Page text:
What year is it based in? Is it fictional, historical,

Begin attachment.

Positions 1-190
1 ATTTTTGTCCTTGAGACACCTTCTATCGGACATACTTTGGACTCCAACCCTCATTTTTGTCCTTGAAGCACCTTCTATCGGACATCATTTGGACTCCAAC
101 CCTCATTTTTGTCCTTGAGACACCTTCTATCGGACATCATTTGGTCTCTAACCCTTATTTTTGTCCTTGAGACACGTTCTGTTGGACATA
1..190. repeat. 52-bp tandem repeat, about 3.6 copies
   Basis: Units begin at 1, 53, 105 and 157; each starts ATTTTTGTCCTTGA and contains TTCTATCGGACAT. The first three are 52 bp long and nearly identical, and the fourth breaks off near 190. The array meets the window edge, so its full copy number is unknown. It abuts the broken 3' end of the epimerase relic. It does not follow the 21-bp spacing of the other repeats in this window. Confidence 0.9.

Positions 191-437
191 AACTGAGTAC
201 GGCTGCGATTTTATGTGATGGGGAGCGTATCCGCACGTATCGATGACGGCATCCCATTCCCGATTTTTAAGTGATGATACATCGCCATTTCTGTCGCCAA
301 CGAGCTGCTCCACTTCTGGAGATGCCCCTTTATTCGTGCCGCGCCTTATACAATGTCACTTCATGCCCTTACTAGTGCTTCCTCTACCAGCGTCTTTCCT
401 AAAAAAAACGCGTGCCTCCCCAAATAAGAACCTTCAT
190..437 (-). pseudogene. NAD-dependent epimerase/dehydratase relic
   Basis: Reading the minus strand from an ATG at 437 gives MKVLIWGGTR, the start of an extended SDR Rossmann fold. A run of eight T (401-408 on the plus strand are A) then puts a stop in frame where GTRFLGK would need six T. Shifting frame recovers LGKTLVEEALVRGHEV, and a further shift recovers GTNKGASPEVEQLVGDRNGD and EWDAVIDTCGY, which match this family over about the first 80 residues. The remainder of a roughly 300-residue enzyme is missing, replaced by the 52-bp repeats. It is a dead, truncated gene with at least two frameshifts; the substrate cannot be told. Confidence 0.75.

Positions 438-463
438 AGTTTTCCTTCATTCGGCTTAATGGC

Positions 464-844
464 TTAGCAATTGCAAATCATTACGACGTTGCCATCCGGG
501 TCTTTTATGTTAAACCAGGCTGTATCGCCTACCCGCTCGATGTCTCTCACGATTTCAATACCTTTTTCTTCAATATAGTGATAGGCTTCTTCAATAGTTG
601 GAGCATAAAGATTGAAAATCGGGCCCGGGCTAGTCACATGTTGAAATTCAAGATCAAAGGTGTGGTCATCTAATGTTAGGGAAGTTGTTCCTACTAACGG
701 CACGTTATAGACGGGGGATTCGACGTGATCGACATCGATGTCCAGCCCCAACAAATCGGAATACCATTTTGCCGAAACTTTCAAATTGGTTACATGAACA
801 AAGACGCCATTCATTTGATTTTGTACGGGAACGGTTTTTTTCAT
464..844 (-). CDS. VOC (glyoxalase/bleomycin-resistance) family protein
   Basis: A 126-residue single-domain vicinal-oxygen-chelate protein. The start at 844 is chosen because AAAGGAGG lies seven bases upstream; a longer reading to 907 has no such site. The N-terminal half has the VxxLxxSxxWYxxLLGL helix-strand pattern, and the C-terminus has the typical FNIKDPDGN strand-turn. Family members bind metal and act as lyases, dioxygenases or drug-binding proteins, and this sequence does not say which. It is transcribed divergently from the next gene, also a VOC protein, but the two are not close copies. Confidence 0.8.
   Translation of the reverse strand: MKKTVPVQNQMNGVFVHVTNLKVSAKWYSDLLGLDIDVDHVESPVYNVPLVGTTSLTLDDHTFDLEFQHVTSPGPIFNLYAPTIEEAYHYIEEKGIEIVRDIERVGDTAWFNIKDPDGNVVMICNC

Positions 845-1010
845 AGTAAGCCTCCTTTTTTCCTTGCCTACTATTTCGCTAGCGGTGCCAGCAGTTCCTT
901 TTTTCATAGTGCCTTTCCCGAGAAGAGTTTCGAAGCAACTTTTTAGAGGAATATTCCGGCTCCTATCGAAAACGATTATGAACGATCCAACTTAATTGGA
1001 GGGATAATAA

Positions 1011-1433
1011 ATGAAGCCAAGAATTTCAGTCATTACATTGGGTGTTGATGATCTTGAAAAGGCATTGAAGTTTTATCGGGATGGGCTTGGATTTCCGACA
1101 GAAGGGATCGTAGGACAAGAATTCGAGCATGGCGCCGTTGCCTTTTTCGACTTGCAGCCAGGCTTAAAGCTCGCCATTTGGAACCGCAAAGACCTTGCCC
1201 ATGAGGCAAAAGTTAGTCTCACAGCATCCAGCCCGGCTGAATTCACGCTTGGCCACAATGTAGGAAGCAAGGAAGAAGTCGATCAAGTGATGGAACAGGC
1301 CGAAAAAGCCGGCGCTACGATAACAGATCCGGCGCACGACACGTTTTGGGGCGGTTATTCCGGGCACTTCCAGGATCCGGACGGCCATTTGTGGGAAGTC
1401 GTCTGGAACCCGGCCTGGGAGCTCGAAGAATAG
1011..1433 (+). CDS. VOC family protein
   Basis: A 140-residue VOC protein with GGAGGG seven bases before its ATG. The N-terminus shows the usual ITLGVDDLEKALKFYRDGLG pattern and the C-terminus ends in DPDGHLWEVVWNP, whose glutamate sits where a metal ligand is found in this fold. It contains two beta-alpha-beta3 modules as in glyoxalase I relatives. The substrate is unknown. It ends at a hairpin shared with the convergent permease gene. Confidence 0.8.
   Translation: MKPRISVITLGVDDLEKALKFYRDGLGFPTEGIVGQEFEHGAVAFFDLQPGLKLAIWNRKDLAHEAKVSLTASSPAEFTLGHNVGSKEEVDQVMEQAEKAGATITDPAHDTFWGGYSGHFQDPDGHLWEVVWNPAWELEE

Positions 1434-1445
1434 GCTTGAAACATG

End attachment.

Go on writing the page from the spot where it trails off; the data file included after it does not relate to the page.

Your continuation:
Assignment Detail:- Prototype Plan and Assets Your task for Part B of this Assignment is to Document a prototype plan that outlines the overall designs and plans for your game prototype, and Create three artistic assets using the specified software for your game prototype- Prototype Plan You should begin working on this assessment when the course commences, with a solid plan for your game prototype, this will help you to create your Pitch more easily- Remember, this planning document is about making plans for just the game prototype you will develop in Part C, it is not a full game design document, but rather the design of a single level or area intended for your prototype- This prototype planning document does not have a word count requirement, butExpect to write more than 1500 words to address all of the criteria outlined further below-Include lots of images to support your designs and make it easier to understand!Your planning document should be easy to understand, visualise, and be detailed enough to develop a prototype for your game without any confusion- The following areas should be addressed in your prototype plan document:-these will help the marker determine if your scope is too large and therefore difficult, or simply too small, in which they can provide feedback-:High Concept Statement -see lecture 2-This is similar to the high concept statement provided in your Game Pitch, but now you have a chance to follow up on any feedback and improve it! If you have made any major changes since your pitch -or were requested to change something in your Part A feedback-, make sure the high concept statement reflects this-Once again, try to include as many of the most important details as possible, briefly summarised into a one paragraph high concept statement, including:The Game TitleThe game's story, aesthetics, mechanics and technology- This could include:Genre -see lecture 1-Player control such as player viewpoint -and dimension-, and game engine usedGeneral Story/Concept and major Characters -see lecture 3-Important game Mechanics, including the major goal -see lecture 4-World/Setting -see lecture 5-Mechanics -see lecture 4-Every student will have game mechanics to discuss that emphasises exactly how your prototype will function- With the main concepts summarised through the high concept statement, this section requires detailed explanations of your mechanics for the game prototype you will build- There should be thorough discussions of each of these aspects from the lecture:Space - This should address the space that the prototype level/scene will be played within, focusing on the dimension, movement, and boundaries- Environment is to be discussed in another section-Time - This should address any conditions that affect the timing in the prototype level/scene- Discussion should include how time affects actions, gameplay, player control, and setting-Objects - This should be a comprehensive list of all objects including their usage, purpose and states that will be needed in the prototype level/scene, and can include characters/enemies -lecture 3-, props, cameras, lights and other objects-Actions - This section requires basic actions and possible strategic actions conducted by the player in the prototype level/scene, as well as the keyboard/mouse input required to conduct the actions-Rules - This section requires the rules of the prototype level/scene: object interaction, action usage, end condition-s- - win, loss, and/or prototype completion, as well as scoring, etc- Include any chance elements here that may create randomness and uncertainty for the player, and/or alter the rules-Include images/diagrams to help support your descriptions of mechanics- World / Setting -see lecture 5-A 3D game will require some sort of world, environment, or setting - even if it is abstract-Outline the setting for your prototype level/scene- Consider the following when documenting your designs:Is it indoors, outdoors, more surreal, abstract, etc-???? What does it look like????Does it draw influences from any culture, atmosphere or setting????What year is it based in???? Is it fictional, historical, contemporary, fantasy, etc-????Include images/diagrams to help support your descriptions- Level Design -see lecture 5-It is important that you thoroughly plan the level or contained area/scene that you will develop for your Part C playable game prototype- You must include the following:Complete level/scene map - Draw a detailed top-down map of your proposed level/scene-s- for the game prototype, to act as a blueprint for the development stage-You can use software to design your map, or hand draw the map and scan it or take a CLEAR photoMap must be created by yourself, or you will lose marks-The map must indicate locations of the following:Player start locationAll Triggers/EventsAll Characters/EnemiesAll Props and ObjectsThe optimal Player progression through the map to win / finish the prototypeDiscussion about the triggers/events with pseudocode, relating it back to your completed map-Identify and summarise how each event will be triggered that was indicated on your map--for more details about triggers and events, see Part C-- Also Discuss:Are certain actions required by the player to trigger an event????What is/are the end condition-s-???? How does the player win, lose, and/or complete the prototype???? Provide simple pseudocode to design the process of each event--Events, Triggers and Pseudocode are first introduced in Lecture 6, but you should view Part C to see the requirements of Events and Triggers in the prototype-- Asset Creation -10 marks-It is expected that you can develop your own 2D and 3D art assets that are appropriate for your game prototype- All students are required to develop at least three assets -not just primitive shapes or basic artwork- created by yourself in 2D -materials and/or interface art-, and 3D -meshes-- When you work on the game prototype development in Part C of this assignment, you will use your three -or more- self-created assets, as well as free downloadable Unity store assets-The following identifies the specifications for creating your own art assets:GIMP Asset -see lab 1-Every student must create at least one 2D asset using GIMP- Appropriate types of assets include:Materials for surfaces of 3D objects- -May include a Normal Map as seen in lab 1-Interface elements which will be used to improve the interface visual design-Save as a -XCF file type AND export to PNG for submissionBlender Assets -see labs 2 and 3-Every student must create at least two unique 3D assets using Blender- These should be:Static 3D models/meshes that will be used as props in your prototype scene-Animated 3D models will not be taught in this course, so choose static objects to model, such as props for your game prototype-Save as a -blend file type AND export to FBX for submissionAssets created following the lab exercises do not count towards this submission-To show your competency in these software tools, these three assets should match or surpass the level of detail of assets created in the labs- Part C: Game Prototype After thinking of a game concept in Part A, writing a prototype plan, and creating a few assets for Part B, it is time to develop the game prototype- Using your prototype plan and assets, you must now develop a small functional and playable prototype that showcases one scene -that acts as a small area or level- with game mechanics that trigger events, and end condition-s- - win, loss, and/or completion of level/area- How big should the prototype be????Your prototype should use one scene in Unity with a few triggers and events to showcase elements of your game idea, with end condition-s- - such as win, loss, and/or prototype completion- Additional scenes are allowed, however focus on perfecting one scene first-Here are some examples of different prototypes available in the course:View the selection of previous student prototypes available in the Moodle Assessments section-Lab 6 and 8 - this is an OK example of a prototype with a nice terrain -lab 6-, and triggers and events such as teleports, death and respawn, and a troll trigger that outputs audio -lab 8-, however it would require a goal for the player to accomplish, an interface, and end of prototype conditions-Lecture 8 and 9 example - this is an OK example of a prototype with triggers and events causing characters to respond and output dialogue on the screen interface, however it would require a goal for the player to accomplish with end of prototype conditions-Lab 9 and 10 - this is a great example of a prototype for this course for a 3D platform game that only moves forward- It has running, jumping, a trigger to open a door, a trigger to increase player speed, a trigger to spawn enemies, collisions to cause death, and events causing enemies to patrol a simple pattern- All it is missing is an end condition, and perhaps number of lives to enforce a lose condition-Examples of end conditions:Scores - Roll-a-Ball -lab 5- has a simple solution of counting the number of items collected, and outputting a win message when a certain score is reached- This could be used in many types of games and genres:Counting the number of enemies killed -using raycasting for shooting, or collisions--Counting items collected for a game quest -using triggers/collisions--Counting the checkpoints crossed in a racing game -using triggers--Timing - Time conditions can be used for both winning and losing conditions-This could also be used in many types of games and genres- If the player meets the goals within the time limit, you win and complete the level; if not, you lose-Triggers and Collisions - these could be used to trigger an event that indicates to the player that they have won or completed the prototype, or have died and lost, or perhaps just lost one life and then respawn- This could be used in many types of games and genres -as shown on next page-: Player gets hit by an enemy, and loses a life -using raycasting for shooting, or collisions--Player touching dangerous object/environment, or even falling off the world, and loses a life -using triggers/collisions--Reaching a specific point in the scene/map outputs that player has won -using triggers--It is important to utilise interface elements to output to the player what has occurred - such as scoring updates, life updates, and wining, completion or losing the game- What are event and triggers????You will learn more about these in lectures 6 to 10, as well as some labs from 5 to 10-Essentially, an Event is when something happens that causes a certain piece of code to run-The event is said to have been triggered by something in the game- Part C Requirements:There are a number of requirements that you must adhere to when completing this assessment task: Art AssetsThere are no requirements to develop any more 2D or 3D art assets yourself -this was completed in Part B-, but you can if you want, just be aware that these newly created assets will not be marked separately and take additional development time-Any assets that you create yourself should be placed in the appropriate project folder in Unity-When sourcing additional assets, you must use the Unity Asset Store, and provide a link to the asset in your brief report- Do not download assets from any other source- Unity has a huge library of over 6000 free premade assets you can import and use, and not limited to just art assets -see Lab 6, Exercise 3 for instructions on importing free assets from the Unity Asset Store--Unity Store assets sourced online MUST be placed in the "Unity Store Assets" project folder in Unity- This includes Unity's own "Standard Assets"-These assets should be used appropriately within your prototype to flesh out your scene objects-You cannot download and use pre-built scene assets- Your scenes must be constructed yourself- Scene-s- & ObjectsBegin working on your prototype scene with the Prototype Unity template files -as outlined on page 14 of this document-, and the scene called "MainScene"- You cannot use a pre-built scene-Unity can be used to develop a Terrain -see Lab 6 for Unity 3D Terrain--Primitive objects can be placed in Unity, but may detract from the design, unless arranged into an elaborate scene- You are better off populating the scene with Unity Store Asset objects appropriate for your world/environment-Prefabs should be created for objects that require multiple instances in the game scene- Place in "Prefabs" folder-Aim for engaging use of Objects -your own three created assets, plus additional free Unity Store assets- including 3D objects such as the player, props, cameras, light sources and other game objects to create your scene- ComponentsComponents should be added to your game objects where appropriate, such as:Animators- Examples: Opening doors, moving platforms, premade animations- Keep it simple-Rigidbody for objects requiring physics behaviour / physical collisions-Colliders for objects that can be collided with, and possibly require scripted collision events-Colliders with triggers for objects to set up a scripted triggerable event-Materials on objects to distinguish them apart from one another-And other components such as Audio, Particle System, Camera, and UI components as required-NOTE: Transform is a required component and is not considered for marking purposes-NOTE: Mesh Renderer is a required component of a 3D model and is not considered for marking purposes- Attachment:- Major Assignments-rar